› Legislação Informatizada – DECRETO Nº 21.076, DE 24 DE FEVEREIRO DE 1932
O voto feminino no Brasil
Special Edition – International Women’s Day – 06/03/2009
Rodrigo Rodrigues Pereira and Teofilo Tostes Daniel
75 years ago the female vote, one of the pillars of women’s struggle for their rights, won in Brazil an important boost. In 1934, the Electoral Code was consolidated, which reformed another milestone in the fight for women’s rights. It removed the requirements of the Provisional Electoral Code of 1932, which allowed women to vote with the imposition that only those married to the husband’s approval or widows and unmarried women with their own income would be allowed to exercise the right to vote and to be voted. The Code of 34 withdrew these determinations and left as only restriction the obligation of voting, only foreseen for men. It was only in 1946 that the female vote became compulsory for women.
The struggle for equality of rights and treatment, however, is much earlier and refers directly to International Women’s Day. The date resembles a strike at a textile factory on March 8, 1857, in New York, led by workers. Their main demands were to reduce the working day to 10 hours, to equalize wages with men (women could receive up to a third of a man’s salary for the same service) and decent treatment within the work environment.
The demonstration was brutally repressed by the police. The workers tried to take refuge in the factory. Police finally locked the doors of the factory, which was burned down, killing the 129 women there.
In 1910, during the Second International Conference of Women held in Denmark, it was proposed that 8 March be declared International Women’s Day in honor of the workers of New York. However, only in 1975, by a decree, the date was made official by the United Nations (UN).
Therefore, International Women’s Day is directly linked to this struggle for equal rights between the sexes. There are many fronts in this battle. It is worth remembering, for example, that women only had the right to attend higher education in Brazil from 1879, and even then, the first women who did so were heavily criticized. It is thus a struggle to win rights, to assert them and to impose themselves against entrenched practices and prejudices.
Among the different aspects of this struggle, this Special Bulletin is dedicated to the achievement of women’s political participation by voting. It also brings an interview with the Regional Attorney of the 3rd Region Alice Kanaan, regional electoral procurator in São Paulo for two consecutive biennia (July 1998 to August 2002).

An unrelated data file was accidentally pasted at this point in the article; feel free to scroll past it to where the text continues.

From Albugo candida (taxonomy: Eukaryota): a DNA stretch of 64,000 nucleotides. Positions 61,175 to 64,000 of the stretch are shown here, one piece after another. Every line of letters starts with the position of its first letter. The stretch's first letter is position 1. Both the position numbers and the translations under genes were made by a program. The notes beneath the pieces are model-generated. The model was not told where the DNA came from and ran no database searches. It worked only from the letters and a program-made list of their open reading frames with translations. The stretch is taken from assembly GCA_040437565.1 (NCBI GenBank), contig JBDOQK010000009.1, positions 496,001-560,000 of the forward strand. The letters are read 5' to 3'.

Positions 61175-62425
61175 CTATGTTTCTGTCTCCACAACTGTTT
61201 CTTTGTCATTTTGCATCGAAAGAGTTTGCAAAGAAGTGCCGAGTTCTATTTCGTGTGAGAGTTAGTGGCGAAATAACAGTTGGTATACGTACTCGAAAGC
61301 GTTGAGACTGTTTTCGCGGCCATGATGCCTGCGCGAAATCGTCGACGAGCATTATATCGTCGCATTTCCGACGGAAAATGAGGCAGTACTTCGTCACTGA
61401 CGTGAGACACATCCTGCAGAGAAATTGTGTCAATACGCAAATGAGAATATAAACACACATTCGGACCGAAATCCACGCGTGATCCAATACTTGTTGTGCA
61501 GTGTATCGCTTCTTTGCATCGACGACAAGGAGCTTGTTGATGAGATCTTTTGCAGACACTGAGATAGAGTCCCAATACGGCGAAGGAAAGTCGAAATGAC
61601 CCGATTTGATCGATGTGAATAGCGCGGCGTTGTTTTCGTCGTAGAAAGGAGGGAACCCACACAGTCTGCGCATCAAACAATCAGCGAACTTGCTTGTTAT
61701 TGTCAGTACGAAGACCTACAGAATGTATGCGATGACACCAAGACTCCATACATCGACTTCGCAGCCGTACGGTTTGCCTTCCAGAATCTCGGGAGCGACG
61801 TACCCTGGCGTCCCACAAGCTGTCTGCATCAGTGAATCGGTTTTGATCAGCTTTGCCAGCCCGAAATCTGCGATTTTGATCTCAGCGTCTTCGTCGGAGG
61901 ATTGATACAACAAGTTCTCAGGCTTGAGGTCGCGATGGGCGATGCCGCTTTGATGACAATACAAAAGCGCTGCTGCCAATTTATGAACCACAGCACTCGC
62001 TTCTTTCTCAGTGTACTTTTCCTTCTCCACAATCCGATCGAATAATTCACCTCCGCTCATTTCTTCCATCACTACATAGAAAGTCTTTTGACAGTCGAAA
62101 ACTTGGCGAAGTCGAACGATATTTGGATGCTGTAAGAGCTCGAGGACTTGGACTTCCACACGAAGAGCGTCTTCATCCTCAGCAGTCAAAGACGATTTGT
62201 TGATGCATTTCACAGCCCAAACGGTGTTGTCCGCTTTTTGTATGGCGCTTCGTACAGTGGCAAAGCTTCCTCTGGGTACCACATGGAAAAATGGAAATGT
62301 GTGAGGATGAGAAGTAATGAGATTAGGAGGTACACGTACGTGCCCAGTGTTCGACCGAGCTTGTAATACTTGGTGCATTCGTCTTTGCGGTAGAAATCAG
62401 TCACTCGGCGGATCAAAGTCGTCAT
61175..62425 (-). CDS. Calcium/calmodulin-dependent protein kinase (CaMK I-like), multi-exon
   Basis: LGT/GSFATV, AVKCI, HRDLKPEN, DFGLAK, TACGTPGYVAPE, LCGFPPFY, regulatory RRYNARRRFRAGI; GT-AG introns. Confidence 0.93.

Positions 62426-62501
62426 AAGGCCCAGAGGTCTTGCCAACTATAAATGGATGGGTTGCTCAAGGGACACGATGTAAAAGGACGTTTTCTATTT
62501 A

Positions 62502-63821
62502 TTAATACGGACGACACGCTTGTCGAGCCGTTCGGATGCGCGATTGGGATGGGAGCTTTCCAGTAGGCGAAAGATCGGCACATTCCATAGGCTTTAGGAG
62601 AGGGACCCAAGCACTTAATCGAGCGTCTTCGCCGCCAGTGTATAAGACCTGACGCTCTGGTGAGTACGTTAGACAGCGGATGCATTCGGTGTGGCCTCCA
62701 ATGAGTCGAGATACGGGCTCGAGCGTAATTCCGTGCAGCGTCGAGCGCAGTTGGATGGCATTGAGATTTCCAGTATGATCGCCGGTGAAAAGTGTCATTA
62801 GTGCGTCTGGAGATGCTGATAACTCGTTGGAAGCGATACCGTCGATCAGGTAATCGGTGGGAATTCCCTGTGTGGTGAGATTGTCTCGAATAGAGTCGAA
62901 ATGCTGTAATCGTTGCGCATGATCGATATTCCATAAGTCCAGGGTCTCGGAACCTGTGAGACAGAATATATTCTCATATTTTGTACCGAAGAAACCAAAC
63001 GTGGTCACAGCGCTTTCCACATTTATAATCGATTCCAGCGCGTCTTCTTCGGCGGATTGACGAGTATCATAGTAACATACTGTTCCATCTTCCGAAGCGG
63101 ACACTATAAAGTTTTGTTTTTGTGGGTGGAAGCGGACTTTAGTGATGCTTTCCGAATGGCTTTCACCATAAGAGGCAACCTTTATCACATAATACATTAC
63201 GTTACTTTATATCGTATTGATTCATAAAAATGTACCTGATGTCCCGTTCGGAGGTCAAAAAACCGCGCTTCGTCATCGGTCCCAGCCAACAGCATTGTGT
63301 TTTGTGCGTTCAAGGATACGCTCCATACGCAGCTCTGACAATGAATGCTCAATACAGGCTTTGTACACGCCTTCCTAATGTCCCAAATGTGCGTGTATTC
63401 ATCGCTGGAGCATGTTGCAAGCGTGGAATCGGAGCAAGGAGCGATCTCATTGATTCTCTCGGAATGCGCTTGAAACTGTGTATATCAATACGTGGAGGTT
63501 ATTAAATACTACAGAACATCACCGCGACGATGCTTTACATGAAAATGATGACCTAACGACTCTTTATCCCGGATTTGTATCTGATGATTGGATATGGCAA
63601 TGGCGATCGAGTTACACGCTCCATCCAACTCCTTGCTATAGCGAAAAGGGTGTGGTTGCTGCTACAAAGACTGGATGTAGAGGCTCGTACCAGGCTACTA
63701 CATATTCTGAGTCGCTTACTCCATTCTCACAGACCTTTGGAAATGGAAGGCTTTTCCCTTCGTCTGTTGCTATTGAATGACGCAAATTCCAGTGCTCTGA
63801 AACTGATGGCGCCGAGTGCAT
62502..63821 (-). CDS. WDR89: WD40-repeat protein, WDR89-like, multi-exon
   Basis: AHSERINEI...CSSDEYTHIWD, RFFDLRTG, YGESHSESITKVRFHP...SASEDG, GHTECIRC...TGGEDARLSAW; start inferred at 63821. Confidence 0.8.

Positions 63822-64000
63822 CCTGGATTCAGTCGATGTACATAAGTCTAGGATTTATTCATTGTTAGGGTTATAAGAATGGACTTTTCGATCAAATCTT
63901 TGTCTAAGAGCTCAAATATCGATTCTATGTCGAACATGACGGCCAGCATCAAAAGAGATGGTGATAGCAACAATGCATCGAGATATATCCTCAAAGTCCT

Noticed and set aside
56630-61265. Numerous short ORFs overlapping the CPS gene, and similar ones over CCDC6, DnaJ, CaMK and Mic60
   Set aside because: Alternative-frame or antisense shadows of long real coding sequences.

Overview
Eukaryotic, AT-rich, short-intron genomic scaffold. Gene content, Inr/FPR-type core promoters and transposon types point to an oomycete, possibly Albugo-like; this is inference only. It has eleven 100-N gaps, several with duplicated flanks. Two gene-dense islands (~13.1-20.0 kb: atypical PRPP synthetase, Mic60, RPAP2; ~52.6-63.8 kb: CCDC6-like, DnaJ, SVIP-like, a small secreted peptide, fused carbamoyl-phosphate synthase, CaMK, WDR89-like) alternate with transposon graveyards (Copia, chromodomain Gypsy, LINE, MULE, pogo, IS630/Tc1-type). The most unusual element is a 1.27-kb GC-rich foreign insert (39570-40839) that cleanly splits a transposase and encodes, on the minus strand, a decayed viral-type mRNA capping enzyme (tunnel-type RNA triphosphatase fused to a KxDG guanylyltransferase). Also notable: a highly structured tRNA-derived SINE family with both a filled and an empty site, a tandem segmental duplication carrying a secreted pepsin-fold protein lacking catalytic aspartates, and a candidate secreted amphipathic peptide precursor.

Berta Lutz in 1925, leading figure of the feminist movement in Brazil
Bertha Maria Júlia Lutz (August 2, 1894 in São Paulo – September 16, 1976 in Rio de Janeiro) was a Brazilian zoologist, politician, and diplomat. Lutz became a leading figure in both the Pan American feminist movement and human rights movement.
5th Constitution of 1934
Appointed by the Provisional Government in 1933 to draft the first page of the new Constitution, Berta Lutz included various provisions to promote equal rights between men and women. Not only were women granted the equal right to hold government office and earn equal pay for equal work, but also were given preference over men in all government jobs dealing with the home, motherhood, children, and working conditions for women. The preferential treatment afforded to women in regard to certain government positions was controversial at the time.
Transnational Pan-American Feminism: The Friendship of Bertha Lutz and Mary Wilhelmine Williams, 1926-1944 (Journal of Women’s History)
Katherine M. Marino
This paper explores Bertha Lutz and Mary Wilhelmine Williams’s trans-national, Pan-American friendship in the interwar years. Lutz was the leader of Brazil’s suffrage movement and Williams was a U.S. historian and member of the National Woman’s Party and Women’s International League for Peace and Freedom. They collaborated together to advance Pan-American feminism, a belief that the Western Hemisphere shared a common history and that, through unity, women of the Western Hemi-sphere could bring about greater equality for women and world peace, which they saw as two inextricably linked goals. The women’s influence
over each other’s feminist activism was mutual; in turn, each utilized ideas forged through their friendship to shape the feminist movement in her respective country. The case revealed in this paper thus prompts a reconsideration of interwar international and Pan-American feminism, so often described as a hegemonic, one-way ideological project of North American and European women.
Feminism, Woman Suffrage, and National Politics in Brazil: 1922-1937
by Ilan Rachum